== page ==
Cardiac tissue patch is one important type of cell-based patches that has been created by culture of embryonic stem cell-derived cardiomyocytes (ESC-CMs) (Chong et al., 2014), iPSC-CMs, or neonatal rodent cardiomyocytes (NRCMs) into a 3D scaffold to form a functional 3D structure (Pomeroy et al., 2020). For example, cardiac tissue patches cultured with multiple layers of iPSC-CMs or NRCMs within hydrogels or other porous polymer scaffolds form a randomly oriented and electromechanically integrated cardiac tissue patch (Shadrin et al., 2017; Pomeroy et al., 2020). In a window chamber model and a rodent MI model, the iPSC-CM 3D cardiac patch showed a preserved structure, electrical function, and successful vascularization (Shadrin et al., 2017; Cui et al., 2020). Implantation of this engineered cardiac tissue patch to the injured heart in vivo showed improved vascularization in the infarct region and reduced fibrosis (Wendel et al., 2014; Iseoka et al., 2018) (Uygun et al., 2010; Dvir et al., 2011; Fleischer et al., 2017).

3D bioprinting enables the production of 3D tissue constructs with precise architecture and integration of various cell types. The microenvironment of printed tissue accurately resembles native conditions, which, in turn, helps promote complex tissue formation in vitro (Gu et al., 2020). Different cellular techniques such as inkjet, stereolithography, and extrusion bioprinting are used for the development of cardiovascular tissues (Jana and Lerman, 2015; Duan, 2017). Common cell types used for cardiac tissue printing include MSCs, CSCs, ESCs, iPSCs, and cardiac fibroblasts (Cui et al., 2017). The laser-induced transfer (LIFT)-based cell bioprinting has been used to fabricate EC- and MSC-laden polyester urethane urea (PEUU) cardiac patches (Cui et al., 2018). When compared with non-patterned cardiac patches, patterned patches increased angiogenesis in the border zone of the infarction, as well as preservation of cardiac function after acute MI (Shengjie et al., 2009). 3D bioprinting could facilitate the development of the therapeutic potential of stem cells, which would play an important role in regenerative medicine (Wang et al., 2018; Pomeroy et al., 2020).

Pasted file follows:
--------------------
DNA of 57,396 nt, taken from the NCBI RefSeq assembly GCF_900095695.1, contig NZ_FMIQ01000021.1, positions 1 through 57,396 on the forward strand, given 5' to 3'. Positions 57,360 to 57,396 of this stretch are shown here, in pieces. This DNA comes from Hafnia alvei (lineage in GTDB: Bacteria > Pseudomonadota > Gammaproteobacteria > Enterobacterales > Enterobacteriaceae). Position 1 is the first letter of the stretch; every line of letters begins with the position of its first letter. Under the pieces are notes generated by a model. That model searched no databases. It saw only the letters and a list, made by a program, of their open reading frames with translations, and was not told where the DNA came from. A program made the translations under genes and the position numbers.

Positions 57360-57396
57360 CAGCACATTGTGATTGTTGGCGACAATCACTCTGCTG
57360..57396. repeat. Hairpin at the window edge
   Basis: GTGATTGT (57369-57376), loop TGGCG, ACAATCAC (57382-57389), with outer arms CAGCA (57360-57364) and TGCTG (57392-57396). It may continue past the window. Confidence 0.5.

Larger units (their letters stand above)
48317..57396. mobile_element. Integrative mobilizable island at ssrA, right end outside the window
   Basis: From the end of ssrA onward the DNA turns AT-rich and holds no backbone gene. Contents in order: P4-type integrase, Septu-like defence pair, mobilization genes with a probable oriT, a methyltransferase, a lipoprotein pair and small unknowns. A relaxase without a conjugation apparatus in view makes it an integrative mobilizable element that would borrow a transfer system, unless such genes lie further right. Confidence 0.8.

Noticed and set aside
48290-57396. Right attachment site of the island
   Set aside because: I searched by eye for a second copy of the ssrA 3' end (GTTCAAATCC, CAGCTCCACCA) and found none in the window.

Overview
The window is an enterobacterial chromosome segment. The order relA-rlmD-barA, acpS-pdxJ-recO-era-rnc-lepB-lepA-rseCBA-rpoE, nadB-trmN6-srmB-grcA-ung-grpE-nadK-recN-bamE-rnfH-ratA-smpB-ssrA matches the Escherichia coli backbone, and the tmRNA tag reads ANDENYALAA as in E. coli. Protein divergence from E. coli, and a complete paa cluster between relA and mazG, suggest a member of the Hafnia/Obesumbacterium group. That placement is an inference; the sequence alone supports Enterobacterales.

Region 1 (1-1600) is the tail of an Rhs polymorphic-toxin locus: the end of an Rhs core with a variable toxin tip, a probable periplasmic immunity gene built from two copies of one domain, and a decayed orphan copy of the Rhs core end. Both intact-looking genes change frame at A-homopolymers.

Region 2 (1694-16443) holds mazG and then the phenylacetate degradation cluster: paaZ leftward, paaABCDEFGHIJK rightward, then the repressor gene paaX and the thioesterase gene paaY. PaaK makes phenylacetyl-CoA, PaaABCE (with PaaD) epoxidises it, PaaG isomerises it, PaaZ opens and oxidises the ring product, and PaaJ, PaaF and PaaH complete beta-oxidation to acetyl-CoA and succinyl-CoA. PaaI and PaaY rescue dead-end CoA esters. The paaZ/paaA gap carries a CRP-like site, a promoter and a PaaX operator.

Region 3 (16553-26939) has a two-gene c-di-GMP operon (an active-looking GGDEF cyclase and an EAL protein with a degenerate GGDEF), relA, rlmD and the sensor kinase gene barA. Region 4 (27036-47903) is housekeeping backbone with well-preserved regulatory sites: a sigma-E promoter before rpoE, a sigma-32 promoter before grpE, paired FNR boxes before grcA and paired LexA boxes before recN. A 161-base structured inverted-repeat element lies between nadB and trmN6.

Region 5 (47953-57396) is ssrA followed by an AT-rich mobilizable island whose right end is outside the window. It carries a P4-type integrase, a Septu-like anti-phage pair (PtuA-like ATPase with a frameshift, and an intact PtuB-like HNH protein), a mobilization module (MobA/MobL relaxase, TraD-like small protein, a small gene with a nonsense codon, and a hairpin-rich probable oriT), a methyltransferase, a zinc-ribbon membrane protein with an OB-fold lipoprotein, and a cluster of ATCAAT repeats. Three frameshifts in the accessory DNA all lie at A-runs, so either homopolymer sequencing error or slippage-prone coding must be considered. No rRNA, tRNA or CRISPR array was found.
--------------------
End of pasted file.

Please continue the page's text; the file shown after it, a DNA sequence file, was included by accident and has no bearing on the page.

Conclusion and Future Directions

Cellular reprogramming is a new paradigm in cell biology and provides a unique and efficient way to generate cell types of interest for cardiac repair by changing one cell fate to another (Wang et al., 2021). Usually, the indirect reprogramming routes require an in vitro engineered 3D tissue and then transplant in vivo (Querdel et al., 2021). The direct reprogramming bypass early developmental stages and administer the cardiac transcriptional factors directly by viral vectors. From a translational perspective, the technology of direct reprogramming holds great potential as a treatment due to its features including fast turnaround time and feasibility for in vivo applications (Wang et al., 2021). However, a large scale of somatic cells could be converted through indirect preprogramming to create a paradigm for in vitro CRISPR–Cas9 screening, drug screening, and disease modeling (Wang et al., 2021). Although cell reprogramming showed a potential strategy for the cardiac repair, there are few advantages and disadvantages in both reprogramming routes. Direct reprogramming rarely produces beating CMs after a long culture period (Fu et al., 2013; Nam et al., 2013). In comparison, indirect reprogramming is robust to produce beating CMs that are not in a mature stage. In addition, indirect reprogramming achieves a high conversion efficiency around 70 to even 90% (Pomeroy et al., 2020); however, direct reprogramming has a low conversion efficiency (4.8%) (Engel and Ardehali, 2018) due to the presence of epigenetic barriers such as Bmi1 (Zhou et al., 2016). This low conversion efficiency remains a major hurdle for direct reprogramming, and even the process was already improved by administering cardiac transcriptional factors along with epigenetic modifiers, inhibitors, cytokines, and miRNAs (Engel and Ardehali, 2018).

The goal of gene therapy for cardiac repair is to modify a gene or genetic pathway. Safety and efficacy are important to develop tolerance and ease administration that may be translated to the clinic (Wolfram and Donahue, 2013). For example, adenoviral vectors may trigger acute inflammation, which impacts gene transfer efficacy and may cause host morbidity (Liu and Muruve, 2003). Also, gene delivery through the myocardium or coronary injections has a low cardiac transfection outcome due to the neutralization by existing endogenous antibodies (Jessup et al., 2011). As previously mentioned, long-term expression of target genes may also cause sudden death in pig studies (Gabisonia et al., 2019).

Different types of stem cells have been studied as potential candidates for cardiac regenerative medicine. However, live stem cell delivery has many inherent limitations such as tumorigenicity, immunogenicity, cell death, and low retention after transplantation (Tang et al., 2018c). So, multiple cell-derived secretomes, exosomes, and miRNAs have been engineered as alternatives for heart repair by mimicking paracrine effects of the cell or manipulating gene expression during cardiac remodeling after MI. These cell-derived therapeutics have been combined with different biomaterials to overcome the limitations of low cardiac engraftment/retention, low miRNA stability, and delivery difficulties (Huang et al., 2019a).